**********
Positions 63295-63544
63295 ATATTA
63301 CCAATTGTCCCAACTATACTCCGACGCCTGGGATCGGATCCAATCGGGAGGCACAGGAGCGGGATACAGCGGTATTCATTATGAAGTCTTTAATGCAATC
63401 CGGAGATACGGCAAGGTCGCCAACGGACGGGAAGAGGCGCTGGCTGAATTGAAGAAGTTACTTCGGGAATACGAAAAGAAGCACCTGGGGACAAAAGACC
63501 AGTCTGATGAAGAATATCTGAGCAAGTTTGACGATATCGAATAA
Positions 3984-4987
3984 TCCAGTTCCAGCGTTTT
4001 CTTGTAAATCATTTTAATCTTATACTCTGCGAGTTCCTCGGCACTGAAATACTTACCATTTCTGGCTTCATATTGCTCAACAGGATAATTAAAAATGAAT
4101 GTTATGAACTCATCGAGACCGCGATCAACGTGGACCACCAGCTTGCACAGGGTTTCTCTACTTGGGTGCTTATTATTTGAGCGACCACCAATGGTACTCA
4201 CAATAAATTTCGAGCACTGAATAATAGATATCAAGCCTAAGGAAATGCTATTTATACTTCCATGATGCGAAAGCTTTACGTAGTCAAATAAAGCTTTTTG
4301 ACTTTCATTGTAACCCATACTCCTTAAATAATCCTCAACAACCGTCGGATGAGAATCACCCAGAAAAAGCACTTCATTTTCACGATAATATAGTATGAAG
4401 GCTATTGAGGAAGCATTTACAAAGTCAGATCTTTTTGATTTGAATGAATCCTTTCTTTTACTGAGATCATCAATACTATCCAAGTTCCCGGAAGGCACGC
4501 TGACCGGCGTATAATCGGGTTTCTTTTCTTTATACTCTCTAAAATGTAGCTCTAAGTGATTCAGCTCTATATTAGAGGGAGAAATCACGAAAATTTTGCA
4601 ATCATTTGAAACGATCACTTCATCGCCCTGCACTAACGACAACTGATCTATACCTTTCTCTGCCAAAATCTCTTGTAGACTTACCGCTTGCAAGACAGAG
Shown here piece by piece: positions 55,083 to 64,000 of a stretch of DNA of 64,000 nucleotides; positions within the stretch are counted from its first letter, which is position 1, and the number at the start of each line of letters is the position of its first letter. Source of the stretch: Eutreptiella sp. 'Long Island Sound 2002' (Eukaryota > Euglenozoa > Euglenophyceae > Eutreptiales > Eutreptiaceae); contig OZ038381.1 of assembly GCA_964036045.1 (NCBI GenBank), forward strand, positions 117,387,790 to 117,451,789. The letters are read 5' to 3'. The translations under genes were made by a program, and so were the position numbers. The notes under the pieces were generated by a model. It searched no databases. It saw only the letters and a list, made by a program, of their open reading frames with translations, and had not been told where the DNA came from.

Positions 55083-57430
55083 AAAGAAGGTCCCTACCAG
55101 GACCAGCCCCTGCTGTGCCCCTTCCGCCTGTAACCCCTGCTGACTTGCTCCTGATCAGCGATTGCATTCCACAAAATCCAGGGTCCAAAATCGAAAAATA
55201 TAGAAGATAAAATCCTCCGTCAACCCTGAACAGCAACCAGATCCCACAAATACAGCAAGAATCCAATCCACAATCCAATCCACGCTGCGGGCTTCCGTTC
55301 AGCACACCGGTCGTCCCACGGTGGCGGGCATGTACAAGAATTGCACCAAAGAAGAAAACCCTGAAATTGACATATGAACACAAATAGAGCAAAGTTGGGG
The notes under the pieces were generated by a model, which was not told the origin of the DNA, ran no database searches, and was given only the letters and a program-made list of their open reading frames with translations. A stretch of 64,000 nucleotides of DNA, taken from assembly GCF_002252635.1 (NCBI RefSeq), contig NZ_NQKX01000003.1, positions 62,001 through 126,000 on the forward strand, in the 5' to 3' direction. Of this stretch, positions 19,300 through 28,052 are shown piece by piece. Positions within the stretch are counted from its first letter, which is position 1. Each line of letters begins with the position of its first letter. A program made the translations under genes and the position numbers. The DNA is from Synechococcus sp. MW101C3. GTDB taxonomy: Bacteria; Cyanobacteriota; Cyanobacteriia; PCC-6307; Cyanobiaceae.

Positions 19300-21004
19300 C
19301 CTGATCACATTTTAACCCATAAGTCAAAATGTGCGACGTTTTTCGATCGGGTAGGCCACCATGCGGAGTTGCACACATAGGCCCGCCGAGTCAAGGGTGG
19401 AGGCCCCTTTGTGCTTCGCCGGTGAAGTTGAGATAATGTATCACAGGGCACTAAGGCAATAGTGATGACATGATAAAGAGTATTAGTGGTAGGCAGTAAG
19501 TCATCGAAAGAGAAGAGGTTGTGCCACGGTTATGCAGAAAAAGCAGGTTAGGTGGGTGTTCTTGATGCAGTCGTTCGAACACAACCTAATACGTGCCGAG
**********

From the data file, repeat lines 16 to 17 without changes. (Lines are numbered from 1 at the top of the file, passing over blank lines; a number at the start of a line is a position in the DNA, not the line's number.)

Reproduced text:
Positions 55083-57430
55083 AAAGAAGGTCCCTACCAG